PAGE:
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How Vergini Turned The Tide

Argentine defender Santiago Vergini recovered from a shaky start at Sunderland in his favoured position of centre-back prior to an enforced switch to right-back which saw his form, and that of the team, improve dramatically. His performances at full-back were key in assisting Sunderland to eventual safety in the Premier League and led to his welcome return to the club this summer.

Shaun Botterill

A first start at the Emirates Stadium against a rampant Arsenal is hardly the easiest task for anyone to undertake, let alone a South American defender making his first career steps in a new country. The 4-1 thrashing meted out by Arsenal that February afternoon saw Santiago Vergini struggling to cope with the power and pace on display in the English Premier League leading to a couple of glaring errors.

That uncertain start certainly didn't bode well for the former Estudiantes man, who'd already made his league debut for the Black Cats as a substitute in another defeat to Hull City at home two weeks before the mauling at the hands of the Gunners.

Vergini seemed unsure, tentative and lacking in conviction, with his defending questionable and passing wayward on far too many occasions. He appeared to be the proverbial 'fish out of water', with a sudden jump in the quality of football he was participating in causing no end of problems for the full Argentine international in his attempts to adapt.

Then, due to Phil Bardsley's suspension, he was forced into action at right-back as something of an emergency stop-gap option. There was some scepticism to say the least - he wasn't performing well enough in his so-called 'best' position, so how on earth was he going to cope at full-back?

To most observers' surprise, he looked completely at ease in his new role. The one man who wasn't shocked by Vergini's positive impact was his boss Gus Poyet, who had previously witnessed him carrying out those duties on occasion in Argentina. With his bold decision to select him in that unfamiliar position, Poyet allowed his new charge to effectively press the reset button on his fledgling career at Sunderland and start afresh.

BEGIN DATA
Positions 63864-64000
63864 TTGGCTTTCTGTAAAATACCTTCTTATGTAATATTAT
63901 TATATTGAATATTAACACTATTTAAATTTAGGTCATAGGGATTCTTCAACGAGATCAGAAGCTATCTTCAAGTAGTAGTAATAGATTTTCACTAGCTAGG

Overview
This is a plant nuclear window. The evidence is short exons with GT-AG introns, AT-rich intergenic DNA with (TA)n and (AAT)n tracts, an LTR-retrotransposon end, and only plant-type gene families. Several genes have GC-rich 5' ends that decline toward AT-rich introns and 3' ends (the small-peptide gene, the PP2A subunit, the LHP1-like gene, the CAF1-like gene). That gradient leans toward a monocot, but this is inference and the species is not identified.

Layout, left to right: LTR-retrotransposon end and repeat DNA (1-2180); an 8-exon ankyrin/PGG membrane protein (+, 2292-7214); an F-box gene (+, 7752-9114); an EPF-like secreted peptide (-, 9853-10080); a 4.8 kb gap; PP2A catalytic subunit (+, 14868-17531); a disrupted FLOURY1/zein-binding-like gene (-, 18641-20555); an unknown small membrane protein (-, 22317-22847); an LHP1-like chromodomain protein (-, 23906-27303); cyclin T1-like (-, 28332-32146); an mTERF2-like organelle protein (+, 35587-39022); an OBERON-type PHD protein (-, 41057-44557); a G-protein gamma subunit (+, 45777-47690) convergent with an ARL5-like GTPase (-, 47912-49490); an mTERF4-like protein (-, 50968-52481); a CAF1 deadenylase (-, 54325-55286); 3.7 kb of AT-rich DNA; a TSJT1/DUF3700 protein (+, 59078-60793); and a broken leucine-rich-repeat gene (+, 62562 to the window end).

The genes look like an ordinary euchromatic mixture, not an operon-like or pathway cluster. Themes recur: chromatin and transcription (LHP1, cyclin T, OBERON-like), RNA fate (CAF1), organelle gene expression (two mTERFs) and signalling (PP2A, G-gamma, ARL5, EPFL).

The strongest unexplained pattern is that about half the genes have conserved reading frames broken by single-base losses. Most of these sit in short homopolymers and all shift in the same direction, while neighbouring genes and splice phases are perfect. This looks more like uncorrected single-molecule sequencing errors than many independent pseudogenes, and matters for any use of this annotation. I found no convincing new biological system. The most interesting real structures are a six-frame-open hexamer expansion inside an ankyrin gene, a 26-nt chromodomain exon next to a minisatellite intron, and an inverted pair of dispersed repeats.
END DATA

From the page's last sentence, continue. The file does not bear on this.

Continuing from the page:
His showing as a crucial component of a wonderful draw at the Etihad against eventual champions Manchester City helped awaken Sunderland from the dead in their seemingly hopeless dream of staying up. It was the first in a special run of results which elevated Poyet's men from relegation certainties to guaranteed safety with a game to spare once the penultimate match of the season was done.

My previous description of Vergini was a world away from what he was beginning to produce on the right-hand side of the field. His passing had improved in terms of accuracy and the speed at which he chose his next move, while his first touch was sublime and composed in comparison with those unsettling first few appearances in central defence.

Vergini suddenly appeared to be in tune with the frantic speed of the English game and his reaction time to pressure play by the opposition had significantly improved. In fact, he'd very quickly become an integral member of the line-up allowing him to firmly cement a spot ahead of the returning Bardsley until the end of the 2013/14 campaign.

It was a spectacular turnaround in fortunes for the Rosario-born stopper and prompted Gus Poyet to mark him out as one of his top transfer targets following the completion of an initial five-month loan stint at the Stadium of Light. Though it dragged on most of the summer, Santi eventually returned just four days after his 26th birthday to feature in a pre-season friendly versus Real Betis on August 7. What's more, his agreement to come back on a season-long loan deal was roundly welcomed by the fans in attendance at Heritage Park that day.

Unfortunately, he missed out on the opening Premier League contest of the new season at West Brom due to injury, but was immediately restored to the starting eleven for the home match against Manchester United eight days later.

Once again, Vergini looked impressive in a right-back position that he can rightly call his own at this stage, with well-timed surging runs forward into the final third of the pitch becoming an increasingly useful weapon within his armoury.

Should he maintain that kind of form for the remainder of this term, then he will undoubtedly be classed as one of the signings of the summer after all of those trials and tribulations which befell him in his early days on Wearside. Furthermore, a consistent campaign from the ex-Verona man will surely prompt the club to make his stay a permanent one when the current temporary contract comes to a conclusion.

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